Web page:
Shocking pictures show 150-year-old church tower collapsed shortly before Sunday service

Major fundraising appeal launched to help rebuild tower of St John the Baptist Church in Horncastle

SWNS_CHURCH_COLLAPSE_16.jpg Image by: Tom Maddick SWNS

Shocking pictures show the scale of devastation after a 150-year-old church was reduced to rubble when it suddenly collapsed on Sunday morning (19/1).

Emergency services were called to St John the Baptist Church in High Toynton, Lincs.,
after a historic tower, built in 1872, came down without warning.

Sniffer dogs were brought in by the fire service to search the rubble for bodies - but fortunately nobody was reported injured.

The Grade II-listed church would usually have been packed with parishioners but there was not a service on Sunday.

The remains of the church have been cordoned off by police while an online fundraiser has been set up to help raise £100,000 towards the cost of the repairs.

A structural engineer was inspecting the site this morning (Mon) with the Reverend Charles Patrick.

He said: "It’s obviously a great shock to see the devastation and a great gaping hole.

"The fire service did a thorough job and brought in dogs just to ensure nobody was found."

Horncastle Police tweeted: “We have been supporting the community of High Toynton with Horncastle firefighters after the collapse of the church tower.

“No injuries to report thankfully and we will be supporting the community with regular 24 hours checks of the site.”

Police and Crime Commissioner for Lincolnshire, Marc Jones, also tweeted: “What a terrible shock for the whole community.

“Glad that everyone is safe but what a sad sight to see.”

SWNS_CHURCH_COLLAPSE_03.jpg Image by: Steve Chatterley SWNS_CHURCH_COLLAPSE_06.jpg Image by: Steve Chatterley SWNS_CHURCH_COLLAPSE_10.jpg Image by: Tom Maddick SWNS SWNS_CHURCH_COLLAPSE_07.jpg Image by: Tom Maddick SWNS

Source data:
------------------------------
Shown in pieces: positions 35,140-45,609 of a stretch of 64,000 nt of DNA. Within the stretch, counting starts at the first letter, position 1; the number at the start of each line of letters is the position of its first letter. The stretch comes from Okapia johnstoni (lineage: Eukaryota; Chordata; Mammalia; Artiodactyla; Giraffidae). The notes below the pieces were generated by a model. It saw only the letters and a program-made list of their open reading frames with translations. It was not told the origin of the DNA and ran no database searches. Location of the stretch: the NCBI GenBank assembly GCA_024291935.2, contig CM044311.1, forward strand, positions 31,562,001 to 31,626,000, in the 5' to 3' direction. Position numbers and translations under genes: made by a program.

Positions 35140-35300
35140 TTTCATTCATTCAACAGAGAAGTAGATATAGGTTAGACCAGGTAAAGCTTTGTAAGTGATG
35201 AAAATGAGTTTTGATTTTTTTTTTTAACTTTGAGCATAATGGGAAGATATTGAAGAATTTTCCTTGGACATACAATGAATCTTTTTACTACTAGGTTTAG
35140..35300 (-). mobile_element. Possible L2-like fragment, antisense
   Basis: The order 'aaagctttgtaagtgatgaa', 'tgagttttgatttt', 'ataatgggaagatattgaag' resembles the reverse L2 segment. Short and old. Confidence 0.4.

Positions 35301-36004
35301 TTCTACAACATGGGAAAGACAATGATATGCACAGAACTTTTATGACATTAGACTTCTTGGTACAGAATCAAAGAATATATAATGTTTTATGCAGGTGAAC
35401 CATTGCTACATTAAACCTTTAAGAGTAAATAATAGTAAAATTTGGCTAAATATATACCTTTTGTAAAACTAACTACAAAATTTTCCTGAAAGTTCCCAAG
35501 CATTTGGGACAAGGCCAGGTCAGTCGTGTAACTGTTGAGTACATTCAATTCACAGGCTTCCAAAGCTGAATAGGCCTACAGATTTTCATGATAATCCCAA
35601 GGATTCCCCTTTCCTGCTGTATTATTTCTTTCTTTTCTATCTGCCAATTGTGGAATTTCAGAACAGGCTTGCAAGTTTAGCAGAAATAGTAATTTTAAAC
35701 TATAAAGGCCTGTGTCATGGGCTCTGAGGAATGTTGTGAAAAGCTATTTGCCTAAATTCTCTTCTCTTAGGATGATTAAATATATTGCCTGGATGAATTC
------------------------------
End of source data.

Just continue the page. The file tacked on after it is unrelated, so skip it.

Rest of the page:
There has been a parish church at the site since the 13th century and the current building was constructed using mainly greenstone in 1872 by Ewan Christian.

The architect, who also restored Southwell Minster and Carlisle Cathedral, reused 12th-century fragments and Norman stone from the previous church erected in 1779.

High Toynton is known as a "doubly thankful" village - it is one of only 14 in the UK where all the men came back from both World Wars.

Included in the church is a bank of Living Memories, which includes a resident’s diary of 1939 to 1941.

Group administrator of Horncastle churches Debbie Knight said: “The Reverend is there this morning with the structural engineer.

“There was not a service yesterday and we believe the collapse happened in the morning.”

A JustGiving page has been set up by Robert Tomkinson, a villager who got married in the church, to raise money to rebuild the church tower.

Robert said: “On Sunday, January 19, the tower of St John the Baptist church in High Toynton collapsed, taking down almost 150 years of history.

"Thankfully no one was hurt.

“The rest of the building is still standing - but the challenge of rebuilding starts now and the village will need all the help it can get!

“We don’t know how much we will need at this stage but the final figure will no doubt be very high - all money raised here will go to the High Toynton Village Fund.

“The church is the heart of village life (and the only community building left after the bus stop!). It hosts church services and music nights throughout the year.

“If you have any connection to High Toynton - we need your help.

“There is so much history behind this wonderful building.

"There has been a church on this site since the 13th century and High Toynton is one of only 14 villages in the UK to be ‘doubly thankful’ - with everyone who fought in both World Wars returning home.

“This fundraising target will be updated once the full costs of rebuilding are known - but any money you can give will help.”

A Lincolnshire Fire and Rescue spokesperson said: "Crews from Horncastle, Spilsby and Woodhall Spa went out to St John the Baptist's church following a call to Lincolnshire Fire and Rescue at 12.42pm.

"They used thermal imaging cameras to search for possible trapped people.

"Our Urban Search and Rescue (USAR) and search dog from Sleaford then attended and carried out a full search, and no people were found. Crews left about 3.30pm."

Video by: Ashley Moran